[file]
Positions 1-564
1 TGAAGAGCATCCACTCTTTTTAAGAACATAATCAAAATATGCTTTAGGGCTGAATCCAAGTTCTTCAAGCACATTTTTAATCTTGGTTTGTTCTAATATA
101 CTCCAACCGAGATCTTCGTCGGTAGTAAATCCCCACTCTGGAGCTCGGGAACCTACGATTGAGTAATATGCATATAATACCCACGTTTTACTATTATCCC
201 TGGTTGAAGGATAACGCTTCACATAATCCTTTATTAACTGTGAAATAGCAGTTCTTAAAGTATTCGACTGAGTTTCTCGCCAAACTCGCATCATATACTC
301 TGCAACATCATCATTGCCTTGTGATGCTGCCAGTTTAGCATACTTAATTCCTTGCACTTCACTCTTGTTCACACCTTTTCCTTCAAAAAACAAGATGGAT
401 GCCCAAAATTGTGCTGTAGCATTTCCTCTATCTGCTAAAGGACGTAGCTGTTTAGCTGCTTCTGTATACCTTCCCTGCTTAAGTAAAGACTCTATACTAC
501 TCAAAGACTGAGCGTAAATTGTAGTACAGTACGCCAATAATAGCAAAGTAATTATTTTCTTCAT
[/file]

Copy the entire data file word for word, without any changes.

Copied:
Positions 1-564
1 TGAAGAGCATCCACTCTTTTTAAGAACATAATCAAAATATGCTTTAGGGCTGAATCCAAGTTCTTCAAGCACATTTTTAATCTTGGTTTGTTCTAATATA
101 CTCCAACCGAGATCTTCGTCGGTAGTAAATCCCCACTCTGGAGCTCGGGAACCTACGATTGAGTAATATGCATATAATACCCACGTTTTACTATTATCCC
201 TGGTTGAAGGATAACGCTTCACATAATCCTTTATTAACTGTGAAATAGCAGTTCTTAAAGTATTCGACTGAGTTTCTCGCCAAACTCGCATCATATACTC
301 TGCAACATCATCATTGCCTTGTGATGCTGCCAGTTTAGCATACTTAATTCCTTGCACTTCACTCTTGTTCACACCTTTTCCTTCAAAAAACAAGATGGAT
401 GCCCAAAATTGTGCTGTAGCATTTCCTCTATCTGCTAAAGGACGTAGCTGTTTAGCTGCTTCTGTATACCTTCCCTGCTTAAGTAAAGACTCTATACTAC
501 TCAAAGACTGAGCGTAAATTGTAGTACAGTACGCCAATAATAGCAAAGTAATTATTTTCTTCAT